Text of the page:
Last fall, the police in Ontario arrested a person named Maisum Ansari who lives in the suburbs of Toronto, who had in his home approximately 42 kilograms of carfentanil, or a substance containing carfentanil.
42 kilograms of carfentanil is a massive amount and likely the largest seizure by law enforcement in the history of seizures of carfentanil. According to Europol, before the seizure in Canada, the largest single seizure of carfentanil was 440 grams seized in the UK in 2017.
Carfentanil is 100 times more potent than fentanyl. According to the AG of New Jersey, 45 kilograms of fentanyl is enough to kill 18 million people. A similar amount of carfentanil, at 100 times the potency of fentanyl, is enough to kill 100 times that number – which is somewhat less than 1.8 billion people, assuming it is of the same purity. And even if it is of a lesser purity, it is still enough to kill tens of millions of people. The purity in drug seizures typically ranges from 0.00034% to 0.13% carfentanil.
What a person in suburban Toronto was doing with that much carfentanil is unknown. And we also do not know where he got it from. There are no minimum doses of carfentanil that are known to be safe for humans. For the less potent fentanyl, the lethal dose is between 1-2 milligrams (which is similar to a few grains of salt).
Carfentani is a opioid sedative used for large animals, mostly elephants. It affects the central nervous system and depresses respiration. An overdose can cause respiratory arrest and death.
The amount of carfentanil seized in the home of Ansari suggests it may have been contemplated for terrorism-related purposes rather than drug trafficking because it’s simply too much volume. Carfentanil could be used by terrorists as a WMD and hence is a money laundering and terrorist financing concern under the FATF Recommendations for banks and the AML community who are tasked with safeguarding the financial system. Carfentanil is believed to have been used in Russia in 2002 in aerosol form to end a stand-off with hostages which resulted in the death of 117 people.
It’s not the first time Canadians have been identified as major players in the fentanyl and carfentanil trade – in late 2016, 50 million lethal doses of carfentanil were shipped to Canada from China, labelled as printer ink. Last month, the DHS, DoJ and FBI, among others, identified a Canadian man as the third largest fentanyl trafficker in North America. And Interpol issued an international wanted notice for a Polish gangster who was given immigration status in Canada named Wojciech Joseph Grzesiowski, wanted for trafficking fentanyl and carfentanil for the leading mafia organization, the Ndrangheta.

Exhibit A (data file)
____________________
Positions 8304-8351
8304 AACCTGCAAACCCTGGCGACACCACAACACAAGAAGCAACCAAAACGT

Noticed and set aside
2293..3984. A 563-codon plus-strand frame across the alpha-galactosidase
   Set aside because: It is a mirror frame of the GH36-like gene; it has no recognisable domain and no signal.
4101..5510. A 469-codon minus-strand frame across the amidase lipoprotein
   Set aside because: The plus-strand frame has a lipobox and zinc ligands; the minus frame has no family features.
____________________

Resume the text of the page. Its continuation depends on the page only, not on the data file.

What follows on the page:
Europol and the European Monitoring Centre for Drugs and Drug Addiction reported that in 2017, 62 grams of carfentanil was seized in Vancouver, Canada, which originated in Hong Kong and transited through Germany.
As well, it was a Canadian owned and operated darknet site, AlphaBay, that facilitated most of the illegal drug sales, including fentanyl and carfentanil, online for quite a number of years until the US took them down.
Carfentanil and fentanyl have been linked to a significant number of overdose deaths in the US and Canada. Carfentanil is added to mixtures of heroin and cocaine and sold on the street.
Carfentanil and other fentanyl-related compounds are a serious danger to public safety, first responders, postal service employees and forensic laboratory personnel. It is also a significant health risk to bank employees who handle cash.
Ansari was charged with 337 offenses related to possession of illegal guns and possession of carfentanil for the purposes of trafficking. Later arrested was Babar Ali, who is alleged to be connected to Ansari.
Ansari is connected to Faisal Hussain, the man who killed two people and wounded thirteen others on July 22, 2018, in Toronto, using a semiautomatic gun.
Carfentanil is imported to Canada (usually Vancouver) from China illegally, paid for with Bitcoin, and then distributed to the US. More recently, it is believed that the CJNG in Mexico are pivoting into the fentanyl business because of the higher profit margins.
The World Health Organization just recently recommended that carfentanil be listed in the Single Convention on Narcotic Drugs.
Chemically, carfentanil is methyl 1-(2-phenylethyl)-4-[phenyl(propanoyl) amino]piperidine-4-carboxylate.